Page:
"Smart" Alloy Could Make Cooling Systems 175% More Efficient

If a new "smart" metal could help cool your home or refrigerate your food 175 percent more efficiently than current technology, imagine what that would do for your electric bills.

Department of Materials Science and Engineering (MSE) professors Ichiro Takeuchi and Manfred Wuttig have received a $500,000 Department of Energy (DOE) Advanced Research Projects Agency—Energy (ARPA-E) grant to develop a new "thermally elastic" metal alloy for use in advanced refrigeration and air conditioning systems. The technology promises far greater efficiency and reductions in greenhouse gas emissions.

Takeuchi and Wuttig have partnered with Dr. Frank Johnson and Dr. Ching-Jen Tang (General Electric Global Research) and MSE adjunct professor Dr. Jun Cui (Pacific Northwest National Laboratory) on the project.

"Air conditioning represents the largest share of home electric bills in the summer, so this new technology could have significant consumer impact, as well as an important environmental benefit," says Professor Eric Wachsman, director of the University of Maryland Energy Research Center (UMERC).

"[The team's] approach is expected to increase cooling efficiency 175 percent, reduce U.S. carbon dioxide emissions by 250 million metric tons per year, and replace liquid refrigerants that can cause environmental degradation in their own right," he adds.

Takeuchi, Wuttig and their colleagues have developed a solid coolant to take the place of fluids used in conventional refrigeration and air conditioning compressors. Their system represents a fundamental technological advance, they say.

In the next phase of research, the team will test the commercial viability of their smart metal for space cooling applications. The 0.01-ton prototype is intended to replace conventional vapor compression cooling technology. Instead of fluids, it uses a solid-state material—their thermoelastic shape memory alloy.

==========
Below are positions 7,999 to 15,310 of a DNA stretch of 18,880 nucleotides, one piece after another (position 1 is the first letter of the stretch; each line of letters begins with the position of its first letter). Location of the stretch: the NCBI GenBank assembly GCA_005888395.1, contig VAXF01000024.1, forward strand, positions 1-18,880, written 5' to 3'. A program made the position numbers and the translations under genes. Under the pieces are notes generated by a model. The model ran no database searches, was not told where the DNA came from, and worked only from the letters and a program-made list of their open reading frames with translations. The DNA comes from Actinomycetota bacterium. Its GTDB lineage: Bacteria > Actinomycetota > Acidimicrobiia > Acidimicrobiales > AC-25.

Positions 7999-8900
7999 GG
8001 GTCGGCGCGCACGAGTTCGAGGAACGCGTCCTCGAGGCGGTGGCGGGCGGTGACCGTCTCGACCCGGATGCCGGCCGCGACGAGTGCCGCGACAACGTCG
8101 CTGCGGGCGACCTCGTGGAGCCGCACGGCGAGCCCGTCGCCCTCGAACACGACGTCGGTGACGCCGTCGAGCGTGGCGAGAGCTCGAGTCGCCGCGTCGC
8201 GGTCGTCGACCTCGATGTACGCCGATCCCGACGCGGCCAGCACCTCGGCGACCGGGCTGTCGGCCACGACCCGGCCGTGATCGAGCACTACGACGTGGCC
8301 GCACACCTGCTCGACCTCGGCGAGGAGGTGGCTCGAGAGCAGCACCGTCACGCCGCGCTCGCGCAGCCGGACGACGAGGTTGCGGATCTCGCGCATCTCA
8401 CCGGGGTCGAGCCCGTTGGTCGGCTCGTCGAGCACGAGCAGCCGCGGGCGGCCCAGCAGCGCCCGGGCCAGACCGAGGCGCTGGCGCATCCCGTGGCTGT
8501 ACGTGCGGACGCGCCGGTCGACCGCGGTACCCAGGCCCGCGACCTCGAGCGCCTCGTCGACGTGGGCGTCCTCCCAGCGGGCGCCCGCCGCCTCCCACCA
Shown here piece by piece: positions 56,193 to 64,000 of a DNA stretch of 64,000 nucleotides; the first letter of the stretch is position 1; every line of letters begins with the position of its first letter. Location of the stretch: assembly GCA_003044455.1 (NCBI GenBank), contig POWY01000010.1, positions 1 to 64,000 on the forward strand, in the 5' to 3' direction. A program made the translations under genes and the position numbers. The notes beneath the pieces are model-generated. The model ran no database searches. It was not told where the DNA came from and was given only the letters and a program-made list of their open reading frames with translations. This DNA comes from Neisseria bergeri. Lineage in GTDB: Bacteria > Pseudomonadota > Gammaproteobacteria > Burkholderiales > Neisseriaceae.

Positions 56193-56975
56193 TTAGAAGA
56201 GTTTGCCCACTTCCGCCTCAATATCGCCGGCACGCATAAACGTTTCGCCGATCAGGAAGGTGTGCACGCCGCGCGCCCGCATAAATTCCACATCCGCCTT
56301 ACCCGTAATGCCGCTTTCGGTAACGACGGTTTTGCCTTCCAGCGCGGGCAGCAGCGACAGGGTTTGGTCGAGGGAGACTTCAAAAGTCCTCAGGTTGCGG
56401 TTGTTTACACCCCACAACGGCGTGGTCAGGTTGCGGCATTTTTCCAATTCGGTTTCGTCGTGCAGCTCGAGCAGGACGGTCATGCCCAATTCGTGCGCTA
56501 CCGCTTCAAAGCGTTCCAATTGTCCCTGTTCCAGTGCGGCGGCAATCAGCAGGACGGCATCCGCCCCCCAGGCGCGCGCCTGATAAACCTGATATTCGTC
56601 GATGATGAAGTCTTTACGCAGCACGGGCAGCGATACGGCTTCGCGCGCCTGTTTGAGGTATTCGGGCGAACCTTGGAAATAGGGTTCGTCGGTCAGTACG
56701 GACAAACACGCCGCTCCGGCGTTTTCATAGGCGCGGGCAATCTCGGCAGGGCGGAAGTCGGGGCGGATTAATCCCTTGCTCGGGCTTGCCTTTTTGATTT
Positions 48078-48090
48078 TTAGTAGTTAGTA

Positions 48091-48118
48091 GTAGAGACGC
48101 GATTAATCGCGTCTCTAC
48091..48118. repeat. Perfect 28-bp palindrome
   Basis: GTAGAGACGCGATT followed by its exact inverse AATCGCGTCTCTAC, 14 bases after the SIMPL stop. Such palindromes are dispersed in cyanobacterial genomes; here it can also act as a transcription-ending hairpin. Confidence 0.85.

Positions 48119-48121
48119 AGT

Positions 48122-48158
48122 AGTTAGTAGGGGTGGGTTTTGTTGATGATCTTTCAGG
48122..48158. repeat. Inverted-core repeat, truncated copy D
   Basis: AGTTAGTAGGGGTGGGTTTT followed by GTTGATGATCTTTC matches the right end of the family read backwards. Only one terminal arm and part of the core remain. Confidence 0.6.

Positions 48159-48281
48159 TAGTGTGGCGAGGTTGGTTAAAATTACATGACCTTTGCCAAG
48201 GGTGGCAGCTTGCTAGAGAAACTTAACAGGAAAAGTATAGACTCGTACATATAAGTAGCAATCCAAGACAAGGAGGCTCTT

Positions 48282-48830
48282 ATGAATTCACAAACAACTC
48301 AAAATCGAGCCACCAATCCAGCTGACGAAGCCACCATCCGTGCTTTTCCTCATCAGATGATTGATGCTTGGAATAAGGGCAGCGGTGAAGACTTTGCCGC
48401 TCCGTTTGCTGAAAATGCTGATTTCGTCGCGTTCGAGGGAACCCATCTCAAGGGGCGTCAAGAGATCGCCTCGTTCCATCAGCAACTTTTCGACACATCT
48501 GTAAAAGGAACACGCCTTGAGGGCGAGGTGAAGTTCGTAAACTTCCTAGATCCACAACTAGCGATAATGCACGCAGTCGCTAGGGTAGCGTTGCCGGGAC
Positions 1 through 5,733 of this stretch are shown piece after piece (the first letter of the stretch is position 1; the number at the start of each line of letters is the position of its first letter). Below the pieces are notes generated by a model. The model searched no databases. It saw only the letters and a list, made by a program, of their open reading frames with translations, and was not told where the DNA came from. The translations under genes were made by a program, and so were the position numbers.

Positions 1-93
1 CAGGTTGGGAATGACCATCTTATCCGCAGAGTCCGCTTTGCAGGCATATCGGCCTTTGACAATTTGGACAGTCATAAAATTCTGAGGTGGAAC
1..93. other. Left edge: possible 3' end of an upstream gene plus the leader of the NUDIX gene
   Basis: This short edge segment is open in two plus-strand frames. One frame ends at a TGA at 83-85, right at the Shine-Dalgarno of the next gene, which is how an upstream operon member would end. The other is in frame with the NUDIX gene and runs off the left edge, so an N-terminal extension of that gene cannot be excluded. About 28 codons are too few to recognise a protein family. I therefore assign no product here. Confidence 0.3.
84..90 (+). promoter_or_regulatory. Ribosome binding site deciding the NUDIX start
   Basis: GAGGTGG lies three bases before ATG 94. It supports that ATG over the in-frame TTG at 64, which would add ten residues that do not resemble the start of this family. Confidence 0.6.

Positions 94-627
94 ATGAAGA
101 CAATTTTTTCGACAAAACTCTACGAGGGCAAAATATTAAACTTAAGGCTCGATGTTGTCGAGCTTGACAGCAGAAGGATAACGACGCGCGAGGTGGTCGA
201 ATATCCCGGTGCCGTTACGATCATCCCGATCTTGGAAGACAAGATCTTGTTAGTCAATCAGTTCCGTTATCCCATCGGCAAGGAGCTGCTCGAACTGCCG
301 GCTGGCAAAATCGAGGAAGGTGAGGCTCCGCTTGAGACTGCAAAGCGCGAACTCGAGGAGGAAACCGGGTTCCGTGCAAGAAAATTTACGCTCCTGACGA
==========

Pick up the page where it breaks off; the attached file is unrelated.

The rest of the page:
This two-state alloy alternately absorbs or creates heat in much the same way as a compressor-based system, but uses far less energy, the team explains. It also has a smaller operational footprint than conventional technology, and avoids the use of fluids with high global warming potential.

The team's ARPA-E grant—one of only 43 awarded nationwide and the first awarded to the University of Maryland—is part of a program designed to spur U.S. innovation by bringing "game-changing" technologies to market. The grants are funded with money from the federal American Recovery and Reinvestment Act, and stem from a recommendation contained in the 2006 National Academies report Rising Above the Gathering Storm, co-authored by University of Maryland President C.D. Mote, Jr.

"These grants are highly competitive and require a demonstration that the technology has genuine commercial potential," Wachsman explains. "This represents a significant investment in the state of Maryland and the development of its 'green' economy."

The solid-state, thermally elastic cooling technology was recently featured in the Popular Mechanics article "3 Next-Gen Air Conditioning Concepts." Read the story online »

Takeuchi, along with other ARPA-E grant winners, was also invited to attend an event hosted by Vice President Joe Biden.

Story adapted from the original University of Maryland press release by Neil Tickner.

Learn More:

Visit Professor Takeuchi's homepage »
Visit Professor Wuttig's homepage »

Published July 16, 2010